2011 Chevrolet Volt First Drive and Review
DRIVING DOWN THE ROAD
WITH CAREY RUSS
2011 Chevrolet Volt; So is it a hybrid or not? Who cares? It works and won't leaf you stranded by the side of the road
The Chevrolet Volt is one of the most interesting, and controversial, cars available today. Demand far exceeds the limited supply, so I'm not expecting one in the local press fleet any time soon. But I did have the opportunity to get a good feel for the car last week, with time on uncrowded back roads and in city and freeway traffic.
The Volt is a real, and completely functional, car. It's quiet, comfortable, and quick enough for any real-world driving situation. With the electric motor's strong low-end torque and an excellent chassis tuning, it's an enjoyable car to drive. It feels like, and is equipped like, a regular car. There are no discrete gears, so no shifting, much like an internal-combustion or hybrid car with a continuously-variable transmission (CVT).
Unlike a hybrid, the Volt's internal combustion engine (gasoline in this case) runs only to charge the battery pack (*, see below) and so does not necessarily come on when the car is running and shut off when stopped. The result is an unparalleled degree of smoothness and quiet in electric mode. The 1.4-liter four-cylinder engine is small enough, and balanced and mounted and insulated well enough, to be only minimally-perceptible when running.
What it is and what it isn't: GM calls the Volt an extended-range electric vehicle. It's not a hybrid, as the gasoline engine is never the sole power to the (front) drive wheels. The "Voltec Electric Drive System" is much more complex than a simple battery-electric vehicle, and, like a series-parallel full hybrid, has multiple drive modes.
There are two electric motors, one a traction motor and the other a motor-generator, the gasoline engine, a planetary gearset to blend power inputs, and three clutches to control power inputs, plus a 16kWh battery pack in the Volt's power system. Drive modes are:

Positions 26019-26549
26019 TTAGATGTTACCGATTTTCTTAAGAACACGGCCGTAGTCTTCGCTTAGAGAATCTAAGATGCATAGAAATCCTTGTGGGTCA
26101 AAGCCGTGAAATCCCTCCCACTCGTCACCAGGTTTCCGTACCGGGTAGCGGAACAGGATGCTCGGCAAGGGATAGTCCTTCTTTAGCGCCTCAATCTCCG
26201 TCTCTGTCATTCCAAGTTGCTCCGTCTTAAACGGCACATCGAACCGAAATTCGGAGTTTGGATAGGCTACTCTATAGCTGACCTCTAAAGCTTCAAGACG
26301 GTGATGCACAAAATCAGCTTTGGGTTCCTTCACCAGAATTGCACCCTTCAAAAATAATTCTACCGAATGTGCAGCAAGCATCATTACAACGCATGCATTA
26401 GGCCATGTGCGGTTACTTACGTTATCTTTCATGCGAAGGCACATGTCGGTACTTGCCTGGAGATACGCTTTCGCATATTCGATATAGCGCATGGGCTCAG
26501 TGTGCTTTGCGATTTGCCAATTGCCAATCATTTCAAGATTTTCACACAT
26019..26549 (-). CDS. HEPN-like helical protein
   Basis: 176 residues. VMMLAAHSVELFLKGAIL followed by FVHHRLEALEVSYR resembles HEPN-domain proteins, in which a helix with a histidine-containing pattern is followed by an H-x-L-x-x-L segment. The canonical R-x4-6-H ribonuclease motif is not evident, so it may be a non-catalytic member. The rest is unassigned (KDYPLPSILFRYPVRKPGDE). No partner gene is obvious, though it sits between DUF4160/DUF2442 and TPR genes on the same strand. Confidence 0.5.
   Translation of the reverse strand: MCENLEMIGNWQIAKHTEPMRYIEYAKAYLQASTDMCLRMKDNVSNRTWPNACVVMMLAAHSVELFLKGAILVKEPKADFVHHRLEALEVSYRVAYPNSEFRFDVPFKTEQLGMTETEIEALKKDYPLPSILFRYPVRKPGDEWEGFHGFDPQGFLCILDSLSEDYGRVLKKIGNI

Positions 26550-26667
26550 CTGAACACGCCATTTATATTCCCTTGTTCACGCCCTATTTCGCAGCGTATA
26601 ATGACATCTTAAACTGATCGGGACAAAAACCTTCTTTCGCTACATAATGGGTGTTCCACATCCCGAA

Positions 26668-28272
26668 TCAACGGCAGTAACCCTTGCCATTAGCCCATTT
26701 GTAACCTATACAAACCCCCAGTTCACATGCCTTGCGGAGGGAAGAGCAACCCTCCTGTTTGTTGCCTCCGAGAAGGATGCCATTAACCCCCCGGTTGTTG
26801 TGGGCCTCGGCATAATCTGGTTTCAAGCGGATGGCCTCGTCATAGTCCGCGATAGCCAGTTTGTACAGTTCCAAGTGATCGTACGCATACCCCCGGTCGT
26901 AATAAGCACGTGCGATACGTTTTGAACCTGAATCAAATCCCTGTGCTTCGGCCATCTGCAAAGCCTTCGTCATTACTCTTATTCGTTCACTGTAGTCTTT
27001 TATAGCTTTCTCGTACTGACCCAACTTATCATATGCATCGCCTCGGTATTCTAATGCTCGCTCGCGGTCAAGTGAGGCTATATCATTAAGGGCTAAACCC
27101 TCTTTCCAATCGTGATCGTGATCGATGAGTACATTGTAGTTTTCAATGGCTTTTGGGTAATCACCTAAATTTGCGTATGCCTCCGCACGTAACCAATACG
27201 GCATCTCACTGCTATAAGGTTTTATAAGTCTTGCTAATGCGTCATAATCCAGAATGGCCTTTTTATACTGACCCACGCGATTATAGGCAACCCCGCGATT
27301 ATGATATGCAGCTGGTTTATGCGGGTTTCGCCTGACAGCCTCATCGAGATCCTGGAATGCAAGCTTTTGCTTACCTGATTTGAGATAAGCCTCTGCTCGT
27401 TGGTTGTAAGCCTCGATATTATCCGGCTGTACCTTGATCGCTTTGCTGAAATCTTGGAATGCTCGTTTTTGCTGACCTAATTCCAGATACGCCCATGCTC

Single-Motor EV: When the battery pack is charged, the primary traction motor is the sole source of propulsion at low speeds and hard acceleration. (remember: an electric motor produces maximum torque as soon as it begins to turn, and torque drops of at higher revs.) The planetary ring gear is locked, and the motor-generator is decoupled from both the engine and the gearset. The traction motor uses up to 111kW (149 hp) of power and delivers 273 lb-ft of torque, equivalent to that of a 3.0 to 4.0-liter gasoline engine. This means very good low-speed acceleration, just what is needed for most city and country-road driving. Or most driving, period.
Two-Motor EV: As speed increases, the ring gear is unlocked and coupled to the motor-generator, allowing both motors to work in tandem for improved efficiency and giving up to two extra miles of pure EV operation at highway speeds.
Single-Motor Extended Range: When the battery pack reaches its minimum charge -- 30% in normal operation or 45% in "Mountain Mode" -- the gasoline engine starts and is coupled to the motor-generator via a clutch. At lower speeds and under hard acceleration, electricity so generated, plus reserve in the batteries, provides drive power comes from the traction motor alone, with the ring gear locked, similarly to single-motor EV mode but with additional electricity from the motor-generator via an inverter. NOTE THAT unlike a hybrid, which uses its internal combustion engine to fully charge its battery pack, the Volt's engine only maintains minimum charge in the battery pack, with full charge dependent on plugging into an external source of electricity.
*Two-Motor Extended Range: This is similar to the two-motor EV mode, but additionally the engine is turned on and powers the motor-generator via a clutch. The motor-generator is also connected to the ring gear, via clutch. Connect the clutches and… yes, some torque from the gasoline engine sometimes makes it through the motor-generator to the ring gear and from there to the wheels. Still, even at this point, the motor-generator and battery pack provide electricity to the main traction motor, and the traction motor is the main source of propulsion. The traction motor is always the main source of propulsive torque. Blending torque from the traction motor and motor-generator/engine combination increases efficiency at highway speeds by 10 to 15% than use of the traction motor alone.
So yes, the Volt's powertrain is complex, and it's not a pure electric vehicle. Which should be a complete non-issue, and has a major advantage over a pure EV: when the battery pack's charge level reaches minimum in an EV, you're standing at the side of the road waiting for a tow truck. When the same thing happens in a Volt, you may not even notice.